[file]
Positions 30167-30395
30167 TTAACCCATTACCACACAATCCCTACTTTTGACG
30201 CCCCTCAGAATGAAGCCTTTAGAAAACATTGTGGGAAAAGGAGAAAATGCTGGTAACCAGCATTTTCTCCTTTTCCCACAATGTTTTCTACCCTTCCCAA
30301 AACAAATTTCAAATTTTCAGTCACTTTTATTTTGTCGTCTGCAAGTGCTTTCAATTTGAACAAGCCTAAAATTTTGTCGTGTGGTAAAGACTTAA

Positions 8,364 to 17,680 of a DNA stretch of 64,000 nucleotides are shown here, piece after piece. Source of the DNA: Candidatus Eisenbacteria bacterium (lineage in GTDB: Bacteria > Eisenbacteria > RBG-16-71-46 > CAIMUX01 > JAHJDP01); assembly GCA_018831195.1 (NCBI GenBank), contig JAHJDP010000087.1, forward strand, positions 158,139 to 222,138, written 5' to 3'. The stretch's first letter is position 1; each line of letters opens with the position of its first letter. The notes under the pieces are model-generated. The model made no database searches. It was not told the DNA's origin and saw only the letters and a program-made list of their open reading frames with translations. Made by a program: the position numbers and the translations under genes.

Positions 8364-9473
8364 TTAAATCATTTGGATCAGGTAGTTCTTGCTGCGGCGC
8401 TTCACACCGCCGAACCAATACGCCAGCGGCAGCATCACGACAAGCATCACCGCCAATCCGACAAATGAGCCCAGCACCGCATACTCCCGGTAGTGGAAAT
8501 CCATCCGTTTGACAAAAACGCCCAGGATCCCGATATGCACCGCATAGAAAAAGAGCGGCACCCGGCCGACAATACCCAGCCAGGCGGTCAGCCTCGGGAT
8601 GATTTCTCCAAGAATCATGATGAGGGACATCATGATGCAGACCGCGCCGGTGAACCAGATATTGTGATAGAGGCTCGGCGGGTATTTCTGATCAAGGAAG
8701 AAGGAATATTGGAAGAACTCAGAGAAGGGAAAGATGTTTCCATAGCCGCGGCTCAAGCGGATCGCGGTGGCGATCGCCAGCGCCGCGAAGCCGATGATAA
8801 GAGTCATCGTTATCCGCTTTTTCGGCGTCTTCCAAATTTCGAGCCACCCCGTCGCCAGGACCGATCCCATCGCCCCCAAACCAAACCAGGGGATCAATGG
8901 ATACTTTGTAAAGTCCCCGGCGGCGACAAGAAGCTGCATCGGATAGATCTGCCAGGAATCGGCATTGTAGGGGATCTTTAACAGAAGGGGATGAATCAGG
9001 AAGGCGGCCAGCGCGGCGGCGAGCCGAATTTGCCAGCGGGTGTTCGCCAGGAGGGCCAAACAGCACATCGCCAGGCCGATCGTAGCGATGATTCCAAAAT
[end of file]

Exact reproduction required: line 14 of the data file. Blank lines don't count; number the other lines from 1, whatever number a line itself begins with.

9001 AAGGCGGCCAGCGCGGCGGCGAGCCGAATTTGCCAGCGGGTGTTCGCCAGGAGGGCCAAACAGCACATCGCCAGGCCGATCGTAGCGATGATTCCAAAAT